Meanwhile, Terry Francona has given Manny the rest of the weekend off, “for the good of the team”, which is fairly curious way to phrase things considering that Ramirez’ earlier insistance on time off was the catalyst for these trade talks. On one hand, the Red Sox are demanding greater value for one of the game’s most dangerous players, then they demonstrate how indispensible he is by keeping him out of the lineup.
The Mets remain interested in Danys Baez, the Rays’ closer, but will have to hustle to put together another deal by today’s deadline. They also will be hard-pressed to duplicating the power injection Ramirez would have provided to their lineup. Other available acquisitions could include Pittsburgh closer Jose Mesa and first baseman Daryle Ward. The Rangers appeared near a deal that would ship Soriano to the Twins for a package including Kyle Lohse. Mets insiders had called his acquisition a “super longshot” in recent days anyway.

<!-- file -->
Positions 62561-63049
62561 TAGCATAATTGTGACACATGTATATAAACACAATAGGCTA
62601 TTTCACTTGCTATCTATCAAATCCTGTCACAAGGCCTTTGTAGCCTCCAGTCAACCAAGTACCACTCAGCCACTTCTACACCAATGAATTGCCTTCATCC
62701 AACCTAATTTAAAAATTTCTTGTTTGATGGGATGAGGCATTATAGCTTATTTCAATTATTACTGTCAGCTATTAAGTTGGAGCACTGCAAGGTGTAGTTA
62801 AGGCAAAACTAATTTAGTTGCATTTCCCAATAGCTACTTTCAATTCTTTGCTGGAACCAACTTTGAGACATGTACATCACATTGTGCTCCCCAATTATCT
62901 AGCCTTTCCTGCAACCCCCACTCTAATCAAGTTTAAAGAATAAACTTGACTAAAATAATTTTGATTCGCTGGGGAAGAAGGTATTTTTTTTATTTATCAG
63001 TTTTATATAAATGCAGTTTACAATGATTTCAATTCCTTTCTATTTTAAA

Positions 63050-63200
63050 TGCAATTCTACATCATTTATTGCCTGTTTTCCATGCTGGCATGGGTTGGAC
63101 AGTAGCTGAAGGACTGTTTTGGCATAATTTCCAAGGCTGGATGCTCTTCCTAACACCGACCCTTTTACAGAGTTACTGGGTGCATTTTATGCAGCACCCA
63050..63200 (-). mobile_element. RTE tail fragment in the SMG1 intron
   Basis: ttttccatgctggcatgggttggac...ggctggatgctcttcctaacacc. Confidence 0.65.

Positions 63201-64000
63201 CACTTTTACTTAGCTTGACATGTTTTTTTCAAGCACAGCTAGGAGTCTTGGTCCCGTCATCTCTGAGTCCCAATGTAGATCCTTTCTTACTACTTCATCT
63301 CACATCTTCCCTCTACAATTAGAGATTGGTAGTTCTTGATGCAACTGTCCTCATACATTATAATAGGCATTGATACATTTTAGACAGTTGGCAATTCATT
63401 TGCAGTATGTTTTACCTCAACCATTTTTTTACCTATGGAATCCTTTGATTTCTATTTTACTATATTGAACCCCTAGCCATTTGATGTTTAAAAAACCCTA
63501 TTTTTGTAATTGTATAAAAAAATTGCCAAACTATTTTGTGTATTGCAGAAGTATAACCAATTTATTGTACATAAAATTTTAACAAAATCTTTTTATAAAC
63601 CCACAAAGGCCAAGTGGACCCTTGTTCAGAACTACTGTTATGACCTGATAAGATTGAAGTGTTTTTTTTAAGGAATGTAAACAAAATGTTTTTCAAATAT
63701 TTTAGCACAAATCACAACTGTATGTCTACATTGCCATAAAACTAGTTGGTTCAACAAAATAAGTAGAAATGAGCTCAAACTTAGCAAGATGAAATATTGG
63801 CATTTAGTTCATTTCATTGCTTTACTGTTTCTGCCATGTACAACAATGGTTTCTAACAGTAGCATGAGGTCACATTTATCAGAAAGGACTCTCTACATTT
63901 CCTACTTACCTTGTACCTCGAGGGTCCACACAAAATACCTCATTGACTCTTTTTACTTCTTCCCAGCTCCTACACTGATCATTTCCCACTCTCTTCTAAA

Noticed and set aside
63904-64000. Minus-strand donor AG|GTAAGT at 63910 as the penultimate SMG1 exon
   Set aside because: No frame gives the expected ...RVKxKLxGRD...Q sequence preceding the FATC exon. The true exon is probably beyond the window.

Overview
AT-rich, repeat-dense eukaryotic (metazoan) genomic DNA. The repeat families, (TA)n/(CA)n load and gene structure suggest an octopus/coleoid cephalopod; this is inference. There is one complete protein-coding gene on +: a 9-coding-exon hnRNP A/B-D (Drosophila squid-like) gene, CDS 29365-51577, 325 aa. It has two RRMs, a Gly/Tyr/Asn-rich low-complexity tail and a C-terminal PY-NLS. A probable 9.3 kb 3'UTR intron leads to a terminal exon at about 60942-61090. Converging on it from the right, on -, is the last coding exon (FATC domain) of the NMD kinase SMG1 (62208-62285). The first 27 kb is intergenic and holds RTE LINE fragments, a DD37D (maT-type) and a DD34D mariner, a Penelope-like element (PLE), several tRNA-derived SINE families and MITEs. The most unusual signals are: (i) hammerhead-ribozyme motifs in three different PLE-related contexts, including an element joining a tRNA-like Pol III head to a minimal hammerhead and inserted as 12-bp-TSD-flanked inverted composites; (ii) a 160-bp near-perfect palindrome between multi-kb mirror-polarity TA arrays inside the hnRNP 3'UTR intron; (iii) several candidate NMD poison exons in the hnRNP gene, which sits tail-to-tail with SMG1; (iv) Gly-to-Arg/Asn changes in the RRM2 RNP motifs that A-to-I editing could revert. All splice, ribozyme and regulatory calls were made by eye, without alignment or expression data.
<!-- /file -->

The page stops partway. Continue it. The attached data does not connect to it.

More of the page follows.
The initial driving force behind the spirited discussions had been Red Sox CEO Larry Lucchino, who had been incensed by Ramirez’s recent behavior, from refusing to play last week after Trot Nixon suffered an oblique strain because he needed a day off despite the shortage of outfielders, to his latest annual trade request. Lucchino’s willingness to part with Ramirez, the AL’s home run and RBI leader entering the weekend, who was booed at Fenway Park on Friday night during each plate appearance, had created a division within the Sox hierarchy. GM Theo Epstein and other front-office personnel were against trading Ramirez, realizing that would be the start of a need to retool the entire team.